Originally Emma and Doug wanted the show to tour to a set of venues along the South East coast, but it proved difficult to stack venues up in this way. However, The Edge does keep a relationship with the coastline, touring to Folkestone, Portsmouth and Bristol. Emma and Doug were also keen for the production to tour to non-theatre venues, in order to engage with a diversity of audiences – for this reason, The Edge tours to Folkestone library, where, as mentioned above, it will also be filmed.

Tim_IMG_5761 Matt&Jon_DSC_0023

Jon Nunn















Opening night and three more shows are behind us. The show is on its way to Canterbury. It's been great to put it in front of an audience. Post show comments are encouraging and some influence tweaks we make to the production as it makes its way to the next venue.




Artist and photographer, Zbigniew Kotkiewicz took production shots during the dress rehearsal and these are now public. The photos and a video trailer Zbigniew has made will help promote the show as it tours.



In this week of opening, Emma picks up on the news of Syrian refugees rescued from the Channel as they swam to reach a boat on its way to England. Our character, The Son, ends up in the waters of the Channel as he attempts a crossing, so this news has direct impact.


We follow the Conservative Party Conference in Manchester and Teresa May's statements on immigration: the Government's determination to clamp down on the rights of asylum seekers, its unwillingness to take part in finding a collective solution to the hundreds of thousands of displaced people who have found their way with great difficulty to Europe, its resistance to an age of mass migration.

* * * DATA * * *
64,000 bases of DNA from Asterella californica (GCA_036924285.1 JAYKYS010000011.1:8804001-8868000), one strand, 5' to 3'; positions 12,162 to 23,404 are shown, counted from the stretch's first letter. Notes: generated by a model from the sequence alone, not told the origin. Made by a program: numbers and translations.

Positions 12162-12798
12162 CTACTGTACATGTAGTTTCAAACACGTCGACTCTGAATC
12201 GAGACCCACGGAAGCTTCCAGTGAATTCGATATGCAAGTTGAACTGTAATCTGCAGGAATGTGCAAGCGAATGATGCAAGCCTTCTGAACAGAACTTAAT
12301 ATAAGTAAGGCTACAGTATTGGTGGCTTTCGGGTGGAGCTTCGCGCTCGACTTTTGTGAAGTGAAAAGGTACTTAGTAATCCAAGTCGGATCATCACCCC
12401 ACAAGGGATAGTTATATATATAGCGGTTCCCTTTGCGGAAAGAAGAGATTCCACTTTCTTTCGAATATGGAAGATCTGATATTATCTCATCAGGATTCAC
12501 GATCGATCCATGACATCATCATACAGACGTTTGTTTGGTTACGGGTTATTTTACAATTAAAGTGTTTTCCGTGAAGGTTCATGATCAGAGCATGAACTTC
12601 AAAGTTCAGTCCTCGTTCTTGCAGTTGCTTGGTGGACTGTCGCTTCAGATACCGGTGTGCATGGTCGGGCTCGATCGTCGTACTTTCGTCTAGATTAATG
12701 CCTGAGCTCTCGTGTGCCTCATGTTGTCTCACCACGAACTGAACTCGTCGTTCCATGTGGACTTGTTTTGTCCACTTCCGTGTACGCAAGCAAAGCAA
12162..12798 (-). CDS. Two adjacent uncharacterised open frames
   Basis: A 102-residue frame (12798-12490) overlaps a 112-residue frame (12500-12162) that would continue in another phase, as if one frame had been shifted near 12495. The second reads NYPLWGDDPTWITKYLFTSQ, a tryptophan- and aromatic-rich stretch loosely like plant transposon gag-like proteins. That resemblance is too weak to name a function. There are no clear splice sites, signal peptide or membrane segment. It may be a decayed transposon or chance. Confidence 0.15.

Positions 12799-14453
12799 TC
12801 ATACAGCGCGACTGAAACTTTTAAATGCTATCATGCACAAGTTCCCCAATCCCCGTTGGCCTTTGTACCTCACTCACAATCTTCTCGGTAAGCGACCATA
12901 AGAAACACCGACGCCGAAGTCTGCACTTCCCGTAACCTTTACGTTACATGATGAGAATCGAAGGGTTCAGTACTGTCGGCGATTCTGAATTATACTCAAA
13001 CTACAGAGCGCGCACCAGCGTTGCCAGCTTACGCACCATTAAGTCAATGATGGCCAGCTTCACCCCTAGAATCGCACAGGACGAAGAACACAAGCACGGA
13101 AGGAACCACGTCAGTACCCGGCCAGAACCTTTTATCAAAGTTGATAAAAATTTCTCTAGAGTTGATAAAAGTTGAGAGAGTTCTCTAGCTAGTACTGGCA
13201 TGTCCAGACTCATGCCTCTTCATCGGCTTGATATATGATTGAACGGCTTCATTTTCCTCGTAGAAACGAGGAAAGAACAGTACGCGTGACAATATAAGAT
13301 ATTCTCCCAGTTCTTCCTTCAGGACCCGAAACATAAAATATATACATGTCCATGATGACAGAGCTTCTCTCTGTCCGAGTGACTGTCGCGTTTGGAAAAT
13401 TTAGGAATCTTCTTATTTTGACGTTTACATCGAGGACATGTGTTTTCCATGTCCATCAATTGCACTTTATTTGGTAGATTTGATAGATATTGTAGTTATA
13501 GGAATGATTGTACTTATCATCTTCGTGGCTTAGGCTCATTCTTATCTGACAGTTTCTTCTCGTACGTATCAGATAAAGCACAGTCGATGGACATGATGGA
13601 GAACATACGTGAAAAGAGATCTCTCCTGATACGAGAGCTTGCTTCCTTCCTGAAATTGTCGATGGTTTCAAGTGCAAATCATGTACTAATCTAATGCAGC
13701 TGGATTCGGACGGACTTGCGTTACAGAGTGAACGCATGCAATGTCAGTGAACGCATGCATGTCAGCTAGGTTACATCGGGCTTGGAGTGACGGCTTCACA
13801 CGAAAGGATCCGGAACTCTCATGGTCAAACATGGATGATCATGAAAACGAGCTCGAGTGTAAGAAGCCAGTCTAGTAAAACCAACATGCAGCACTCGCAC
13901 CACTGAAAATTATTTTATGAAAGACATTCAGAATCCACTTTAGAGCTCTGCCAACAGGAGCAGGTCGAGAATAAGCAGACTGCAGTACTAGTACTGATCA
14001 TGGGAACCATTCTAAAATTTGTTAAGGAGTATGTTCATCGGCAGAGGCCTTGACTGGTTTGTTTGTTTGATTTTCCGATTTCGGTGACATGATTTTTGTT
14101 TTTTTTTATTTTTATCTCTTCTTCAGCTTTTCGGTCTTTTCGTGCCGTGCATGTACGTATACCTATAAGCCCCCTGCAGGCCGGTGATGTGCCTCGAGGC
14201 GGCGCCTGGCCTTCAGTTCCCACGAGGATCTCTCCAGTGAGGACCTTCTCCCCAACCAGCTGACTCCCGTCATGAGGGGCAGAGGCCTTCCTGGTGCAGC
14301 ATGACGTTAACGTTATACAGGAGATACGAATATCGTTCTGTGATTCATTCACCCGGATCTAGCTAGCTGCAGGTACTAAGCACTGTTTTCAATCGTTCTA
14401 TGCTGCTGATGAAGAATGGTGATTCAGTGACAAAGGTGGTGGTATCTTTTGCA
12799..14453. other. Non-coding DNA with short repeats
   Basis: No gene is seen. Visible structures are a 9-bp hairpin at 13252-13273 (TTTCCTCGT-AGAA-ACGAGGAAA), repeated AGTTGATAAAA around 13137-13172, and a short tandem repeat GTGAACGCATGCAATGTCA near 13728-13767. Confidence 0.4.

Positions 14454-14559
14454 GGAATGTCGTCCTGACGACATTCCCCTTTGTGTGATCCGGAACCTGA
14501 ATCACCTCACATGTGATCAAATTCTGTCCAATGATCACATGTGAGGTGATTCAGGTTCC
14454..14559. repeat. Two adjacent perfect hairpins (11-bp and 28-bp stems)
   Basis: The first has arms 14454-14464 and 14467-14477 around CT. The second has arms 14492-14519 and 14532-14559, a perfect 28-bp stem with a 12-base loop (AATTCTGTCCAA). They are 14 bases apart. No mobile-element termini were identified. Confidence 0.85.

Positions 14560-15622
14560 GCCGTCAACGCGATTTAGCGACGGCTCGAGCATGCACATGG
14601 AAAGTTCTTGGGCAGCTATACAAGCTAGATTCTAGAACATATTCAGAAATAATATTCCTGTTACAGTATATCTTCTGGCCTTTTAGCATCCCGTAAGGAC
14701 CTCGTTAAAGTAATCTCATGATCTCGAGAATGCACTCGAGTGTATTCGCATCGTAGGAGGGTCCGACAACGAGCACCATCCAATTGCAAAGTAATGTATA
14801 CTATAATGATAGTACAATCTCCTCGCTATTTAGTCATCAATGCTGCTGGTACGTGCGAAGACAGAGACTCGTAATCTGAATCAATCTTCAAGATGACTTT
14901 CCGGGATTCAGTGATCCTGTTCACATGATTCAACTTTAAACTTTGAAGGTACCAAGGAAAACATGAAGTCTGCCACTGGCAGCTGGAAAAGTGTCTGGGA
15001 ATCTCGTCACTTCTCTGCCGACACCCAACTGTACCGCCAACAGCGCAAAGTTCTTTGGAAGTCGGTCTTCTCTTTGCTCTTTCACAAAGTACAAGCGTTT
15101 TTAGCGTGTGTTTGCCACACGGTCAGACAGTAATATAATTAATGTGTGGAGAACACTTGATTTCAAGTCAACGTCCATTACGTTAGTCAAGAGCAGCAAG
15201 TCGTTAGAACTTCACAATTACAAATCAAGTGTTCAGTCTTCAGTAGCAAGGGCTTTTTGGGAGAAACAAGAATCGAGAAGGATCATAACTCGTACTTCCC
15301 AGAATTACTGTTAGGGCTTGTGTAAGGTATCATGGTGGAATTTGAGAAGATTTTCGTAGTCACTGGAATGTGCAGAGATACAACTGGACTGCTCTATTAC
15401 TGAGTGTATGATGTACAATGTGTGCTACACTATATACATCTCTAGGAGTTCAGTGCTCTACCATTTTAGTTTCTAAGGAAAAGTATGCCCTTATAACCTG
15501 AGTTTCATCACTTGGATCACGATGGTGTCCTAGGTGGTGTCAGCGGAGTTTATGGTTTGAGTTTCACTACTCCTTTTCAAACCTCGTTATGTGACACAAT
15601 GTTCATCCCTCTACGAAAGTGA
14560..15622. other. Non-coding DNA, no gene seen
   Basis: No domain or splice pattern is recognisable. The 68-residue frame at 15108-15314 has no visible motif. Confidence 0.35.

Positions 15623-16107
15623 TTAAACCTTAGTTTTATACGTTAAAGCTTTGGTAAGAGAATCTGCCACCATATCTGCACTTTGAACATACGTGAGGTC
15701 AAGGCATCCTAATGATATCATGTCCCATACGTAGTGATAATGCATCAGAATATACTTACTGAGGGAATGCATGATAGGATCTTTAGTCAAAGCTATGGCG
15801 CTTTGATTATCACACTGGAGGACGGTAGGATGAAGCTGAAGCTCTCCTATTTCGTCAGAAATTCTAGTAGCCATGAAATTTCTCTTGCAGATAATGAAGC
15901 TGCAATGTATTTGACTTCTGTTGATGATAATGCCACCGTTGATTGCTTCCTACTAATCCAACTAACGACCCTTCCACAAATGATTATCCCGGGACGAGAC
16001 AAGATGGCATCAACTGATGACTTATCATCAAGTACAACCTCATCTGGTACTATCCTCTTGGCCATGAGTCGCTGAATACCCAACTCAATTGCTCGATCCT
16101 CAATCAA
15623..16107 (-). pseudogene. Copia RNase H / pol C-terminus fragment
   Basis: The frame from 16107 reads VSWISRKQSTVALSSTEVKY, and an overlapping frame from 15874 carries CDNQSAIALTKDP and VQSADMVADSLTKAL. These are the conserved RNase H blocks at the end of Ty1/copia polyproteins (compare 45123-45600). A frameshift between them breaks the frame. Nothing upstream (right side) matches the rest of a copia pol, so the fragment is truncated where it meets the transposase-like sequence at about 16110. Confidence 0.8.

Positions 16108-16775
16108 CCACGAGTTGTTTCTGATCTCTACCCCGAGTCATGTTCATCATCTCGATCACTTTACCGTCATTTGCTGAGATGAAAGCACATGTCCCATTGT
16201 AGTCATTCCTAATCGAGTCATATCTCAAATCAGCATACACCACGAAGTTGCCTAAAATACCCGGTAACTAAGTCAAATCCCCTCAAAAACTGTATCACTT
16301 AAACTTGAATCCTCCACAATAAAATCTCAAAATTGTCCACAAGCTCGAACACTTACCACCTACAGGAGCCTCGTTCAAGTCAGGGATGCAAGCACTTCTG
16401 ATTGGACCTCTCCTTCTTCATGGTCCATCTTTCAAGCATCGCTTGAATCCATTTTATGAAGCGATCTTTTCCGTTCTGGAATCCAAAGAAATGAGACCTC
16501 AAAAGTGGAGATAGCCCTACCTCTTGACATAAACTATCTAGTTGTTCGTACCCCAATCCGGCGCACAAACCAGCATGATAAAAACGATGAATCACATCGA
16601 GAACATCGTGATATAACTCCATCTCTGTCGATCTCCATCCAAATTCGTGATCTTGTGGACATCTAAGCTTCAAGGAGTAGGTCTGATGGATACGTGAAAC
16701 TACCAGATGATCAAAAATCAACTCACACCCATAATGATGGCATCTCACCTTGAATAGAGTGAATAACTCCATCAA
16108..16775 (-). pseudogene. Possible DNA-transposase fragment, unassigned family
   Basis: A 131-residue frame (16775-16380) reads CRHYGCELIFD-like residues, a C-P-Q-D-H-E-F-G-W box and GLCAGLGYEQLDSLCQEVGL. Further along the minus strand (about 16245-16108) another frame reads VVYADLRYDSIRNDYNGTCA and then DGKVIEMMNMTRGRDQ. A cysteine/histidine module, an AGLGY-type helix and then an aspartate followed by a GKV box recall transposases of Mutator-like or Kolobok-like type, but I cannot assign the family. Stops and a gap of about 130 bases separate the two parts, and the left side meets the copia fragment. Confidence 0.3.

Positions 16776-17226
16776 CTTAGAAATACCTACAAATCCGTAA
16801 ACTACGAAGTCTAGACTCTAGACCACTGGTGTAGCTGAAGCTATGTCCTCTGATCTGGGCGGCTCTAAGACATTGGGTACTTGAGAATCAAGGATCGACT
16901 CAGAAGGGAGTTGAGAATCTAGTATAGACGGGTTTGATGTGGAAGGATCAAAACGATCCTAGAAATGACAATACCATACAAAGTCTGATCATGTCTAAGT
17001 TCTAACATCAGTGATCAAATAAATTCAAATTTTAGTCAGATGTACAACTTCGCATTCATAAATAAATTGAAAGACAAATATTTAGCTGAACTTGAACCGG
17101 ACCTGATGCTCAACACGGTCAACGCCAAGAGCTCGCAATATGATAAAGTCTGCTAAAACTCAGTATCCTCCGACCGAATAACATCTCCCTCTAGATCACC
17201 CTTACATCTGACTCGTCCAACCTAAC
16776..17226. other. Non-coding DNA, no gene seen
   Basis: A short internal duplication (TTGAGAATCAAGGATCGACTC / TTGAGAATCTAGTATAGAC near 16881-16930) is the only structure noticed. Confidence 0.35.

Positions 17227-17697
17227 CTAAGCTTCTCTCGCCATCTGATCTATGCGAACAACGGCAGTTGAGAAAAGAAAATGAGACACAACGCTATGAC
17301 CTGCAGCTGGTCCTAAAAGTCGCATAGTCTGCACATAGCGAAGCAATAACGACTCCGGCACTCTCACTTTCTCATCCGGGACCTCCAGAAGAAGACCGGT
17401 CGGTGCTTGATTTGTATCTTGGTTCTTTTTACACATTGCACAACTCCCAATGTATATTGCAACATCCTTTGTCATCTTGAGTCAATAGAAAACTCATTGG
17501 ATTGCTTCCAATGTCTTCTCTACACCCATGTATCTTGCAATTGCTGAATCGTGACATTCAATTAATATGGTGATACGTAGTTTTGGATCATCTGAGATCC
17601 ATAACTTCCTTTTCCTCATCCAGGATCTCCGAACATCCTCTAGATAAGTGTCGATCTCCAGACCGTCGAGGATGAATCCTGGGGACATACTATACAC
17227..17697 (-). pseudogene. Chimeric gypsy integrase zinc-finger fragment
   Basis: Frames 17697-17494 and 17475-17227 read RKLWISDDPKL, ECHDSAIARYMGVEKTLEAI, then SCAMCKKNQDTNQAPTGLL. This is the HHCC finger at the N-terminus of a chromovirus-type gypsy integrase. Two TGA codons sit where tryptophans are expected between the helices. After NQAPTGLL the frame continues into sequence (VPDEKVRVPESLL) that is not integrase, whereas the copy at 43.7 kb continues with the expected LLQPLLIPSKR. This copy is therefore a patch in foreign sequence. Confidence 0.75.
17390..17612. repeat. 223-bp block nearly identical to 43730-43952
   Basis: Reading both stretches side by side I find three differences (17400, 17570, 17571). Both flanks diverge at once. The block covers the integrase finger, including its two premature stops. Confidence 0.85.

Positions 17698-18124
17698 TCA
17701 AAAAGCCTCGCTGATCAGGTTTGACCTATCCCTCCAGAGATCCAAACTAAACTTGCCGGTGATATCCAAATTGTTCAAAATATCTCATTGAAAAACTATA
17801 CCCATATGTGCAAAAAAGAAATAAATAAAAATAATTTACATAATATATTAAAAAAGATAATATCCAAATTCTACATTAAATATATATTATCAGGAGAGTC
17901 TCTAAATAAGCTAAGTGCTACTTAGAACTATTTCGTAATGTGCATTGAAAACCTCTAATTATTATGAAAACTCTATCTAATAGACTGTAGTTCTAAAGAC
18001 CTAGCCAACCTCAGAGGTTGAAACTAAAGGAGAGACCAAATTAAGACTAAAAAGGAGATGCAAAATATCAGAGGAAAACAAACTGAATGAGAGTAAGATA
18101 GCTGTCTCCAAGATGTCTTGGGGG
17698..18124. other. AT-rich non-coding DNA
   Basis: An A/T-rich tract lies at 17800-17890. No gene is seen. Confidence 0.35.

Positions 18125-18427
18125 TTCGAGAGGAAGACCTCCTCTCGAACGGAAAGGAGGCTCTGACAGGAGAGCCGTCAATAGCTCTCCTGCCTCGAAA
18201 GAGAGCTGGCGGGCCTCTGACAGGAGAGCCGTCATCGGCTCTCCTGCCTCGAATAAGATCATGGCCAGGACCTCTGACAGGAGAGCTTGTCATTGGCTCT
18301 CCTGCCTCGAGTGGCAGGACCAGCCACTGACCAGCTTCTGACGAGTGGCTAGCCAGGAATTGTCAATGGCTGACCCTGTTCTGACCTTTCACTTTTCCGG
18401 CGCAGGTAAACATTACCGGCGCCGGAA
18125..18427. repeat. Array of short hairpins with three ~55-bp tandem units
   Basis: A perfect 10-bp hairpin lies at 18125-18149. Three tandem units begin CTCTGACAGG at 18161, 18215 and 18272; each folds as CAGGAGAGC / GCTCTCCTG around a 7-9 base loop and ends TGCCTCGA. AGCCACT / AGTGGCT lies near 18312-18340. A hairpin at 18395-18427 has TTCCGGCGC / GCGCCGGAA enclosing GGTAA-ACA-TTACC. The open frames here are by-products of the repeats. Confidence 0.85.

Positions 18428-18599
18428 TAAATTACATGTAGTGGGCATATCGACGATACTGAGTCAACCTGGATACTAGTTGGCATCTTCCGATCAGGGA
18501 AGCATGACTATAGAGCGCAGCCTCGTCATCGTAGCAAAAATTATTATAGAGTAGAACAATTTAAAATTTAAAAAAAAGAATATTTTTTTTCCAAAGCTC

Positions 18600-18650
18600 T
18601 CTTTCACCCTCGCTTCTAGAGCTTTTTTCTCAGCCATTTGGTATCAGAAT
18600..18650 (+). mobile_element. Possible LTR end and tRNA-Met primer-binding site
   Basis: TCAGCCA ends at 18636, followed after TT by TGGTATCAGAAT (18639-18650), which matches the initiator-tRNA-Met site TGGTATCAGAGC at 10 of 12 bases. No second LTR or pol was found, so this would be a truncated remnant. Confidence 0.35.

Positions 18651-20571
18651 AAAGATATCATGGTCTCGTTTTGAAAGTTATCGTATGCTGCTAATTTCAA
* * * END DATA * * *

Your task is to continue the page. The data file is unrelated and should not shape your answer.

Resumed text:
When we started work on The Edge, we anticipated making a show which would look at how borders could tighten in the future. We didn't think that we would see tightening to extent already on display by the time we made the show.


Under the United Nations Refugee Convention – the key legal document in defining who is a refugee, their rights and the legal obligations of states – a person displaced due to environmental degradation is not able to apply for asylum. There is gathering discourse and policy work around protecting people in this position and pressure is being put on those attending the UN climate talks in Paris this November/December, COP21, to not let this particular issue slip off the agenda.


Our intention with The Edge has been to join those voices calling for greater compassion and understanding around the plight of people suffering from the impacts of climate change, and to encourage a sense of collective responsibility towards those in this kind of difficulty.